High-cost credit is used by over three million consumers in the UK, some of who are the most vulnerable in society and the FCA have proposed a significant package of reforms to ensure they are better protected including the possibility of a cap on rent-to-own lending. Overdraft costs will be made more transparent and prevent people unintentionally dipping in to an overdraft in the first place. In 2016 firms made an estimated £2.3 billion in revenue from overdrafts; 30 per cent of this was from unarranged overdrafts. The majority of unarranged overdraft charges are paid by only 1.5% of customers, who pay around £450 per year in fees and charges./p>
The FCA is also consulting on mandatory rules to make it easier for customers to manage their accounts which include mobile alerts warning of potential overdraft charges and stopping the inclusion of overdrafts in the term ‘available funds’.
As part of the review the FCA looked closely at the rent-to-own sector. Costs for the 400,000 customers can be high – sometimes exceptionally. The FCA has seen examples where people have paid over £1,500 for essentials like an electric cooker, which could be bought on the high street for less than £300.
The FCA will now carry out the detailed assessment of the impact that a cap could have on the rent-on-own sector and how it might be structured. Additionally, the FCA intends to strengthen protections for vulnerable users of high-cost credit in stores and at the door, by introducing new requirements to raise standards in disclosure and sales practices.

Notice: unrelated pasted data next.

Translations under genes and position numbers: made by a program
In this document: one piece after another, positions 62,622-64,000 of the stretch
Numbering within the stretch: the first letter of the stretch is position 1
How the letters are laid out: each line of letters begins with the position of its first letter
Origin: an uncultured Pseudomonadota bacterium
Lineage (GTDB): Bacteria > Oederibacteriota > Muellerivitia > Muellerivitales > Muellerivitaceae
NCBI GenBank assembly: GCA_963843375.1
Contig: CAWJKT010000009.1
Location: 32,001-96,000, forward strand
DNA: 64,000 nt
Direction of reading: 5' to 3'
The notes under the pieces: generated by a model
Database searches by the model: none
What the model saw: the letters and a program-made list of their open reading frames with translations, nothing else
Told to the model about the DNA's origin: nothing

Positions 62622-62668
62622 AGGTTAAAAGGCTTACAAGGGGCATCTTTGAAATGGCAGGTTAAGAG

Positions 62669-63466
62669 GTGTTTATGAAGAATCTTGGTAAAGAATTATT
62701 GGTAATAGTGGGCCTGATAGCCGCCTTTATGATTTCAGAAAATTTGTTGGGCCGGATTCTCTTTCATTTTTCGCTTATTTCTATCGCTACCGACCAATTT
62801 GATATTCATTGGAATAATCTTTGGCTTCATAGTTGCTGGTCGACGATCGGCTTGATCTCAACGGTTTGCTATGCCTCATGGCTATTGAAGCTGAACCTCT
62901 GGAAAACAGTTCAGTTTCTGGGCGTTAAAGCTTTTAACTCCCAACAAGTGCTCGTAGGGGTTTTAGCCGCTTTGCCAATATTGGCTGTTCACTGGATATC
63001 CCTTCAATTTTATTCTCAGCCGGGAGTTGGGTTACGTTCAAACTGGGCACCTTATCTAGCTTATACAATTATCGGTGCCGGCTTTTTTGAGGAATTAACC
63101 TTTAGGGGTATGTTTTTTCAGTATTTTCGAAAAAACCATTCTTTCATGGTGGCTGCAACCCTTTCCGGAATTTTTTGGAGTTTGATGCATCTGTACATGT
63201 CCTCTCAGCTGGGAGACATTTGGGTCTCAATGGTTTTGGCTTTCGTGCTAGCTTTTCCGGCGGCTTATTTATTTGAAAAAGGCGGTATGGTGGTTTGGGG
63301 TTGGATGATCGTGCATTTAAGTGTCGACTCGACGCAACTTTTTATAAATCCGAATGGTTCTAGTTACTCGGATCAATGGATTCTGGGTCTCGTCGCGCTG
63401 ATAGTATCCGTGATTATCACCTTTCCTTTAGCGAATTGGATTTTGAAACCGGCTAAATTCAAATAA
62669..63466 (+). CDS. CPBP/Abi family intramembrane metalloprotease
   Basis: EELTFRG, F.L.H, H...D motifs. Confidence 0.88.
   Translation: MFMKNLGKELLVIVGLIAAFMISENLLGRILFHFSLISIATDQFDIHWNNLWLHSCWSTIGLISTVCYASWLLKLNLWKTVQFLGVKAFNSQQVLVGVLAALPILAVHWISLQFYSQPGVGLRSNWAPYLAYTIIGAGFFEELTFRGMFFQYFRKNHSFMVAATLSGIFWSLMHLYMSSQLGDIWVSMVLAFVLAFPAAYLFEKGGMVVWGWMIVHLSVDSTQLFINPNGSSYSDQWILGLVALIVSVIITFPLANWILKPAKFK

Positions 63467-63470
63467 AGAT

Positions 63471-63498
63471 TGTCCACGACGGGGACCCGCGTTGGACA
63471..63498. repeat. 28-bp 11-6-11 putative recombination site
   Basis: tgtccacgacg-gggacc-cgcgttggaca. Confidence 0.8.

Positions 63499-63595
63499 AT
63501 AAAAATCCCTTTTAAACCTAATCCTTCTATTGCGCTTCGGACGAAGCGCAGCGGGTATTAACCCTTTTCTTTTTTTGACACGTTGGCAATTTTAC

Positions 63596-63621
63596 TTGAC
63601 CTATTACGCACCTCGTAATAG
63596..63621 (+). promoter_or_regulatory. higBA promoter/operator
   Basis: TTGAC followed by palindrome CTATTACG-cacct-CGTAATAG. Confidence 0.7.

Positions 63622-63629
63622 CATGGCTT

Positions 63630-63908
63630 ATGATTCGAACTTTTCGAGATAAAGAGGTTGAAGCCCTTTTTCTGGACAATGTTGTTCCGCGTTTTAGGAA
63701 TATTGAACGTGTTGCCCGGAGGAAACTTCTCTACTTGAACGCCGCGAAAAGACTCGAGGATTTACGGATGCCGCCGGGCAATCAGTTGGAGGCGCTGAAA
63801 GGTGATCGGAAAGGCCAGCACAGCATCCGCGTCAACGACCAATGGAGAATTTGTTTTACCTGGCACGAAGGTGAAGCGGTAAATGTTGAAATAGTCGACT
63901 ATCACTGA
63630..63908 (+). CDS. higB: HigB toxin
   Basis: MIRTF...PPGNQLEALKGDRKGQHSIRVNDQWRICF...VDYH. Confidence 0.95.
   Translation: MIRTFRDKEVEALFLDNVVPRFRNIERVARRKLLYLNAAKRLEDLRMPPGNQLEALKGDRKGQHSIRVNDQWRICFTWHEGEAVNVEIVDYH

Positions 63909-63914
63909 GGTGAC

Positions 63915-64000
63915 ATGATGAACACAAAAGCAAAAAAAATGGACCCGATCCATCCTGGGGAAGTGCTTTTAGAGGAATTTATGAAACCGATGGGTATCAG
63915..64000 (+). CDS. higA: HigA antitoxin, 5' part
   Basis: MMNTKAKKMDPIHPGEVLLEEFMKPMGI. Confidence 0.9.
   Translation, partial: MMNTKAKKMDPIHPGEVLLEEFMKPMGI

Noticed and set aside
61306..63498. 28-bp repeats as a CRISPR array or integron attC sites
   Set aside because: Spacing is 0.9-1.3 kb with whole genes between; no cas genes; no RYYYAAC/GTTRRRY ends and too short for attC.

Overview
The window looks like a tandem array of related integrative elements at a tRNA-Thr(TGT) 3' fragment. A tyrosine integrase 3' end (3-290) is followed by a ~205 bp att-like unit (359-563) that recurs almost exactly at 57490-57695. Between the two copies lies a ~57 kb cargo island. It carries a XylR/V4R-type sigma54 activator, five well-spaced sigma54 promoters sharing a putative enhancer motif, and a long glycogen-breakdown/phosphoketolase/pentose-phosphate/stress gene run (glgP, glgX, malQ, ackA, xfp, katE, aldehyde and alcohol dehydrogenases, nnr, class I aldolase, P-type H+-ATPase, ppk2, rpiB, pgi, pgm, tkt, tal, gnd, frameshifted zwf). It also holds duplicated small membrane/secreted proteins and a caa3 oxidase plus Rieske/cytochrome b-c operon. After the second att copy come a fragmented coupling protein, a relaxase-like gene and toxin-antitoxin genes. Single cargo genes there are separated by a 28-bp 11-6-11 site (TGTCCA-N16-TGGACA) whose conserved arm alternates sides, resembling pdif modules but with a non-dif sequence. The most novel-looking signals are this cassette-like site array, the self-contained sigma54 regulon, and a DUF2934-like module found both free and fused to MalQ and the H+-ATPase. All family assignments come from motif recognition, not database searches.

The FCA has already transformed some high-cost sectors, with firms making substantial improvements and paying more than £900 million in redress to customers across consumer credit. The series of measures announced today builds on this work./p>
Not to me
The results of Royal London’s second State of the Protection Nation report reveal that the top reason people gave for not taking out protection was that they think premiums are too expensive (69%). They also believe they won’t get ill and they don’t need insurance. Despite this many people want to protect their lifestyle and loved ones from the financial impact of dying or becoming seriously ill. Nearly half of advisers (49%) feel that consumer inertia is one of the greatest barriers to people buying protection, sending out a clear message that education is key to removing the barriers.